Legal Update

Mar 21, 2020

Statewide Stay-at-Home Order Issued in Illinois

Click for PDF

Sign up for our Coronavirus roundup email.
Visit our Coronavirus resource page.

Seyfarth Synopsis: Governor J.B. Pritzker announced a stay-at-home order for the entire state of Illinois, effective March 21, 2020 at 5:00 pm. All Illinois residents have been ordered to stay at home, subject to exceptions for “essential activities” and “essential businesses and operations.” The stay-at-home order is to remain in effect until Tuesday, April 7, 2020.

All Illinoisans Must Remain at Home Except for Essential Activities

The Illinois order requires all individuals to remain at home, except for “Essential Activities,” including the following:

  • Health and Safety - to engage in activities or perform tasks essential to your health and safety, such as obtaining medication or visiting a health care professional.
  • Care of Others - to care for family member, friend or pet in another household.
  • Necessary Supplies and Services - to obtain or deliver necessary supplies or services (e.g., groceries, office supplies, household consumer goods).
  • Outdoor Activity - to engage in outdoor exercise, including walking, but with social distancing; playgrounds, however, are closed.
  • Perform Work at an Essential Business and Operations - to perform work providing essential products and services at Essential Businesses, or for non-essential businesses, performance of including Minimum Basic Operations (more on this below).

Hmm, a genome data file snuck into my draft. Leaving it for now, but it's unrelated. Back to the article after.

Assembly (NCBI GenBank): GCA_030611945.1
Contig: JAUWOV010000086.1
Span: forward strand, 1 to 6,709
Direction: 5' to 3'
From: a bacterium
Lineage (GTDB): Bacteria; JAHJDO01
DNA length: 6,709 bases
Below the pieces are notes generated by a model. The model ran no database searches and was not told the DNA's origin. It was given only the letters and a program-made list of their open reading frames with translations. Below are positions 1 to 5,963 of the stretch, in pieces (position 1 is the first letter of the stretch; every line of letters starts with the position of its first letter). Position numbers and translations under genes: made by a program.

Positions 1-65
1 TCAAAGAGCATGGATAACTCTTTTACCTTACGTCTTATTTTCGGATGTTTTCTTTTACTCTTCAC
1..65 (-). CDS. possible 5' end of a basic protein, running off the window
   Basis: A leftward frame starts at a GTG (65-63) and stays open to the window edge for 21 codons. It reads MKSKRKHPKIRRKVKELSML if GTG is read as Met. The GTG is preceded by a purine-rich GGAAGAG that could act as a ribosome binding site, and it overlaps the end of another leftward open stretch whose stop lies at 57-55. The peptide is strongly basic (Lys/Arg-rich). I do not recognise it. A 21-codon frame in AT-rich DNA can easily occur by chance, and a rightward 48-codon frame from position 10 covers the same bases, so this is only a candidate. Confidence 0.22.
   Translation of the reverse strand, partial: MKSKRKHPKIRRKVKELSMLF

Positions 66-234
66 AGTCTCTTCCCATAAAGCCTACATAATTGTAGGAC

The order also provides that individuals may also leave their homes to: (1) work for or obtain services through health care and public health operations, (2) work for or obtain services at any human services operations; (3) work for or provide services or perform any work necessary to offer, provision, operate and maintain and repair essential infrastructure; and (4) if you are a government employee, working for or to support essential business and operations.  

All Non-Essential Businesses Must Close Except for Minimum Basic Operations

The Illinois order permits Essential Businesses to remain open. The order, however, requires that all “Non-essential Businesses and Operations” to cease on premise work, except for “Minimum Basic Operations.” 

What are “Essential Business and Operations?” The order permits Essential Businesses and Operations to remain open and for employees to travel to “operate” Essential Businesses. The order does not define “operate” or limit which employees actually operate the business. It does, however, contain a fairly extensive lists of “Essential Businesses.” Some of the highlights include:

  • Health Care Operations. Employers such as hospitals, clinics, pharmacies, biotechnology companies, health care suppliers, mental health services, home health entities, veterinarians, among other health-related enterprises.
  • Grocery Stores. Any store that sell groceries, even if it also sells other non-grocery products.
  • Restaurants. Restaurants may remain open for food preparation, delivery, and carryout services only. Dine-in services are prohibited under the orders.
  • Businesses Needed for Transportation. This may include ride hailing, taxis, airlines, etc., provided they are used for “Essential Activities.”